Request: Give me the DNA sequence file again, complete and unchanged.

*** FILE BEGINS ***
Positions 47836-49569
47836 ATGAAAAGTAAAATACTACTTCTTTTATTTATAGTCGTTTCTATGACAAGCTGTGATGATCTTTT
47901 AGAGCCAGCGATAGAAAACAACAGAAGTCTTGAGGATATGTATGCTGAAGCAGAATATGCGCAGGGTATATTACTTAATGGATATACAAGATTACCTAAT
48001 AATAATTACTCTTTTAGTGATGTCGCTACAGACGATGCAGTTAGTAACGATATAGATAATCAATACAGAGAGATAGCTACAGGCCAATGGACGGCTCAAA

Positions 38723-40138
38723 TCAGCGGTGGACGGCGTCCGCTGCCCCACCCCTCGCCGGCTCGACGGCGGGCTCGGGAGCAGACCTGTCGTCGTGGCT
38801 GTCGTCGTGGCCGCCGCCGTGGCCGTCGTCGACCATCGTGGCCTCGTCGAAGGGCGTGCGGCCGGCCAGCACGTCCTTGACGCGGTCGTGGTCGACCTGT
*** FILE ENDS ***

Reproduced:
Positions 47836-49569
47836 ATGAAAAGTAAAATACTACTTCTTTTATTTATAGTCGTTTCTATGACAAGCTGTGATGATCTTTT
47901 AGAGCCAGCGATAGAAAACAACAGAAGTCTTGAGGATATGTATGCTGAAGCAGAATATGCGCAGGGTATATTACTTAATGGATATACAAGATTACCTAAT
48001 AATAATTACTCTTTTAGTGATGTCGCTACAGACGATGCAGTTAGTAACGATATAGATAATCAATACAGAGAGATAGCTACAGGCCAATGGACGGCTCAAA

Positions 38723-40138
38723 TCAGCGGTGGACGGCGTCCGCTGCCCCACCCCTCGCCGGCTCGACGGCGGGCTCGGGAGCAGACCTGTCGTCGTGGCT
38801 GTCGTCGTGGCCGCCGCCGTGGCCGTCGTCGACCATCGTGGCCTCGTCGAAGGGCGTGCGGCCGGCCAGCACGTCCTTGACGCGGTCGTGGTCGACCTGT